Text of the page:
The fact that the water levels of the lake have declined and indeed, appear destined to remain at lower stages, is of obvious importance to this case. All evidence suggests that the dike has historically been located in a dynamic marshland environment, periodically inundated with water and periodically dry. This environment may now be changing. If the water levels continued to decline or remain at low levels it is unlikely that the Cameron property would continue to be affected by temporarily high water stages. It would then be difficult in the extreme to view the dike as lying within the lake's ordinary high water line.

But even ignoring the recent decline in the lake's water levels, the evidence considered thus far is quite inconclusive in determining the present ordinary high water mark. Proof that the land has historically been inundated during periods of heavy rainfall and high water stages is not proof that it lies within the ordinary high water mark. There must be some evidence of how frequently this occurs, and the duration of the inundation. Both parties attempted to supply this kind of evidence by making vegetation analyses of the property.

B. The Vegetation Analysis:

Talley performed a vegetation study of the Cameron property for the government in April 1973; Lasater followed in March 1974 with both vegetation and soil analyses for the defense. As already noted, the results of the two studies are in partial conflict. And as with the testimony of the eyewitnesses, it seems that the discrepancy in the findings of the two researchers is largely attributable to the different times in which the analyses were done.

Talley found the Cameron property in a period of transition. The water level of the lake had only recently receded from a higher stage. The land enclosed by the dike was much dryer than Talley had seen it in May 1972; in fact, cattle were grazing on the property. Talley detected aquatic vegetation at various places in both sides of the dike, a finding which led him to conclude that much of the property was under water for major portions of the time.

Lasater viewed the property a year later, when the land was much dryer and the lake further away from the dike. By then, it seems, the transition to lower stages and dryer land had become complete. As a result Lasater found very little vegetation of an aquatic nature on either side of the dike. Instead, Lasater found that the dominant species of vegetation was terrestrial consisting of bermuda and bahia grass. It *1114 will be recalled that these are the kinds of grass that many defense witnesses had seen growing and harvested for hay at various times in the past. Lasater's soil analysis provided confirmation of his visual sightings of terrestrial vegetation. He encountered increasingly higher contents of organic matter in the soil the closer he came to the dike, which indicated that terrestrial rather than aquatic vegetation had populated the soil along the lakeward slope of the dike and the property enclosed.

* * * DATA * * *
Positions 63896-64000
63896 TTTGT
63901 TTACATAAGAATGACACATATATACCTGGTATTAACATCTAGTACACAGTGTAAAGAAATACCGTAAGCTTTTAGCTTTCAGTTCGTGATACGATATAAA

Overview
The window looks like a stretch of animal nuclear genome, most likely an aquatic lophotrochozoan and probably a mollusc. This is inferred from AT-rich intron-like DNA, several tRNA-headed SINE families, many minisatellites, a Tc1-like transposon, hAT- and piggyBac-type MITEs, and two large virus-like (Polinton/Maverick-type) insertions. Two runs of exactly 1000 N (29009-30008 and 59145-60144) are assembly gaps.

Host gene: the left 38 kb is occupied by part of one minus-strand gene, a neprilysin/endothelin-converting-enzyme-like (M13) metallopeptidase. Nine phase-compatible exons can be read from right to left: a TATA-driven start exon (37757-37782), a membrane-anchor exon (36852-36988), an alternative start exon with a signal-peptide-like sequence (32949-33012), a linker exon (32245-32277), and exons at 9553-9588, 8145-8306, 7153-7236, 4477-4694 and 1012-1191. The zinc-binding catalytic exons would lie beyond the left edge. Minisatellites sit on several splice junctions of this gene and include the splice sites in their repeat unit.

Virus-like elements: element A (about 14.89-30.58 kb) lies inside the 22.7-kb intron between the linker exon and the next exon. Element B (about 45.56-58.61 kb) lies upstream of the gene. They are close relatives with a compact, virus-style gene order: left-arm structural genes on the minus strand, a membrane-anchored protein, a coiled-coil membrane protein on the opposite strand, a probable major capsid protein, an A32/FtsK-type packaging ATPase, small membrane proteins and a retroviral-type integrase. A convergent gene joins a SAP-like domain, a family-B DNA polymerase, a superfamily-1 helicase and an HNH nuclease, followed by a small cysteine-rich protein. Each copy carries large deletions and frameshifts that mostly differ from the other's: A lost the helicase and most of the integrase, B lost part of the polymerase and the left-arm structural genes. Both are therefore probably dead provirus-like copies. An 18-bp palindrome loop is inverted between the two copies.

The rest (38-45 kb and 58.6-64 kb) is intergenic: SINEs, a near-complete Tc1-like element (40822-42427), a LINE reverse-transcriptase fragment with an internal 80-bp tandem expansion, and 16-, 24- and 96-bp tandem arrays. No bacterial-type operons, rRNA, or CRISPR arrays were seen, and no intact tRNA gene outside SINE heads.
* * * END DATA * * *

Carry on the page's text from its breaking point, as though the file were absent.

The undisputed evidence of terrestrial vegetation outside the dike as well as inside makes it impossible to conclude that such area is so usually covered by water that it is wrested from vegetation and its value for agricultural purposes destroyed. Based on the vegetation test, the government has failed to prove that the disputed area lies below the ordinary high water line.

C. The Survey Evidence:

The government's survey evidence is even less probative of the issues in dispute. As the Court has noted, evidence of this nature is potentially quite useful in locating the ordinary high water line of a body of water whose water levels fluctuate considerably. Accurate survey data provide the trier of the fact with an historical picture of the water levels of a body of water over a long period of time and thus enable it to identify with some degree of certitude the points which are inundated so frequently as to be fairly considered within the ordinary high water line.

However, evidence of this nature, like all statistical evidence, can be misleading. The stage profile and the water stage data from which it was constructed are in the Court's opinion, too methodologically and empirically unsound to be useful. Herbert Gee's analysis of the weaknesses in the government's data and its attempt to interpolate the water elevation at the dike is essentially unanswered.

The use of two water gauge stations 32 miles apart to interpolate ostensibly precise water level measurements is itself questionable. But to attempt to arrive at such an interpolation with the use of tidal and non-tidal gauges seems highly dubious. In the Court's opinion the government has failed to prove the trustworthiness of this kind of methodology. The government's stage profile is rejected as having probative value in determining the ordinary high water mark of Lake Harney.


The Court thus finds that there is insufficient evidence to determine whether Cameron's dike is or is not located below the line of ordinary high water. At most the evidence shows that the dike stands on property that has historically served as marshland for Lake Harney periodically absorbing the lake's high waters and periodically serving as productive agricultural land for its owners. This is not enough to infer that the dike stands below the ordinary high water mark the point at which the bed of the lake ends and the fast lands begin. There must be reliable evidence which affords a basis for determining the frequency with which the property has been inundated by the lake's high waters.

The government has failed to sustain its burden of proof on the issue of regulatory jurisdiction and judgment must therefore be entered in favor of the defendant, Joder Cameron.


[1] Formerly the District Engineer, Jacksonville District, of the U. S. Corps of Engineers.